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Comparatives: -er & -est

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Comparatives indicate a degree of difference between two things. Comparatives in English can be constructed from adjectives or adverbs.

General Comparatives

Comparative constructions in English use this formula: Subject X {is/has/verb} {MORE/LESS/-er} than Subject Y. Here are examples for each part of speech:

Ex. Adjective Priyah is faster than Julie.
Ex. Adjective Sam makes more mistakes than Rasheed.
Ex. Adverb Robyn speaks faster than I do. 
Ex. Adverb Raul speaks more precisely than I do.

More versus -er

As you can see in the above examples, some comparatives are created by placing the word more before the adjective or adverb, while others are created by adding -er to the end of the adjective or adverb. Knowing which construction to use can be confusing. These three guidelines from The Grammar Book, while not foolproof, can help you determine which construction to use.

Use -er with one-syllable adjectives/adverbs (Example 1), with two-syllable adjectives ending in -y, -ple, -ble (Example 2), and occasionally with -tle and -dle (Example 3). Note that the base form of the word may change.

Ex.1 Ex.2 Ex.3
tall : taller happy : happier idle : idler
fast : faster simple: simpler subtle : subtler
hard : harder humble : humbler  

Either -er or more can be used with two syllable adjectives containing weakly stressed endings, as seen below:

Ex.1 friendly: friendlier, more friendly
Ex.2 mellow: mellower, more mellow
Ex.3 clever: cleverer, more clever
Ex.4 handsome: handsomer, more handsome

Note that there are other two-syllable adjectives without any of the above suffixes which can take either -er or more (e.g., stupid, quiet).

Use more with adjectives and adverbs of two or more syllables:

more distant more arrogant
more exact more intelligent
more useful more beautiful
more wretched more archaic

A few comparatives are irregular, including good/better and bad/worse. You’ll need to memorize these.

Less vs. Fewer

The distinction between less and fewer is fairly simple to see. Their usage depends on whether or not the noun is countable. (One way to identify a countable noun is to think about whether or not you would put a number in front of it; e.g., “I have three books” sounds perfectly acceptable to an English speaker. But we wouldn’t typically put a number in front of a noncount noun: “I have three informations.” So, book is a count noun and information is a noncount noun.) The rule with comparatives is that fewer is used only with count nouns (Example 1), while less is used only with noncount nouns (Example 2).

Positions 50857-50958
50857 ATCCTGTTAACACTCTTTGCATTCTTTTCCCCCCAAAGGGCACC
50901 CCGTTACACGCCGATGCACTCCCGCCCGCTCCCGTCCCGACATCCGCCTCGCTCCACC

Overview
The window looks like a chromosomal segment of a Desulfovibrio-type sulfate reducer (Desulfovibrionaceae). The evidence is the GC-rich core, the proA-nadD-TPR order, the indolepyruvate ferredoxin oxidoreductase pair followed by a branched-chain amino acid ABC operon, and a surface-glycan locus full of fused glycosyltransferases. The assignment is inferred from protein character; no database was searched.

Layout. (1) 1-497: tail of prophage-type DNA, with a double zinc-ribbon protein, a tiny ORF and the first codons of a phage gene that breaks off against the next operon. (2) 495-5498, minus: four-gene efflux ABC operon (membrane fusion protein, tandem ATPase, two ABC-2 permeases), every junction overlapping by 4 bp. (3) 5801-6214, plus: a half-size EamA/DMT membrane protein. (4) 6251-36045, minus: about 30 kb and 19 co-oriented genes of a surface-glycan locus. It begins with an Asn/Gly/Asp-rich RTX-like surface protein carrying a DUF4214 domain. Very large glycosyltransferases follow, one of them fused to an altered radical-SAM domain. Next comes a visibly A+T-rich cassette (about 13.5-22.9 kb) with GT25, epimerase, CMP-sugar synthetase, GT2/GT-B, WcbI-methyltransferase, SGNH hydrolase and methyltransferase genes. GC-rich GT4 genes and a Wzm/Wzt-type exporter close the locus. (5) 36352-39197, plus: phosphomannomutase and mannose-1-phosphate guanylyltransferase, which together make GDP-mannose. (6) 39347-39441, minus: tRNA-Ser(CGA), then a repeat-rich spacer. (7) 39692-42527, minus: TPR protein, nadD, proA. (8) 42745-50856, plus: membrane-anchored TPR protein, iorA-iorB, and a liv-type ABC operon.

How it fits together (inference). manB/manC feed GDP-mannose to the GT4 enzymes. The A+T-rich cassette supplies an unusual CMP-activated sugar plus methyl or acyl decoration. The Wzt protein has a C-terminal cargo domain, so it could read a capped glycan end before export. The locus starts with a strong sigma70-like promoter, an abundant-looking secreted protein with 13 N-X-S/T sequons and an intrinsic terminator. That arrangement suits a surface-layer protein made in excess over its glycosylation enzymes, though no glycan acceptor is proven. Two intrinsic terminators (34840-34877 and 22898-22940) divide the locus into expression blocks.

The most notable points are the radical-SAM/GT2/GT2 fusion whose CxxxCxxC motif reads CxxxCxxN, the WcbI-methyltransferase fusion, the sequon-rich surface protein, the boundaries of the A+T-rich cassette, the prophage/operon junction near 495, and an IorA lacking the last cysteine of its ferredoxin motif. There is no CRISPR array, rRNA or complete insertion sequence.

Ex.1 Count Dr. Smith assigns fewer papers than Dr. Lee. 
Ex.2 Noncount/Uncountable Juan eats less food than Jeanie.

Other Comparative Constructions

Here are a few examples of other comparative constructions you might run into:

Type of Comparison Example
Comparing different properties of the same thing. The student is smarter than he is athletic.
Comparing two or more properties of different objects. My sister loves her dog more than I love chocolate.
Comparing with a measure as the standard of comparison. Lisa is shorter than six feet tall.
Comparing with an absolute adjective as the standard. Harry is badder than bad.
Comparison modifying a cardinal number. Keisha has more than five books.
Comparison modified by a measure phrase. Jorge is five years older than Margaret.
Comparison expressing a progressive change of state. Cheering for the Aggies is looking more enticing.
Comparison with “of” plus a predicate noun. He is more of a fool than I thought.
Comparison expressing a conditional relationship. The greater the risk, the bigger the reward.
Comparison expressing preference. Pedro looks for trouble more than safety. (i.e., more than = rather than)

( Table from Celce-Murcia 724)


Superlatives do not compare two nouns or verbs. Instead, they indicate that one noun or verb is greater than (or superlative to) all the rest. Superlatives are formed following the same rules as comparatives, but using the word most or the -est ending.

Comparative Superlative
Rosa is smarter than we are. Adjective Rosa is the smartest. Adjective
Sam makes more mistakes than we do. Adjective Sam makes the most mistakes. Adjective
Theo runs faster than we do. Adverb Theo runs fastest. Adverb
Simone eats more ice cream than we do. Adverb Simone eats the most ice cream. Adverb


Celce-Murcia, Marianne and Diane Larsen-Freeman. The Grammar Book: an ESL/EFL Teacher’s Guide. Rowley: Newbury House, 1999. 2nd. Ed. 717-738.

This handout is based on the “Degree--Comparatives and Equatives” chapter of The Grammar Book.

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Common Grammar Errors

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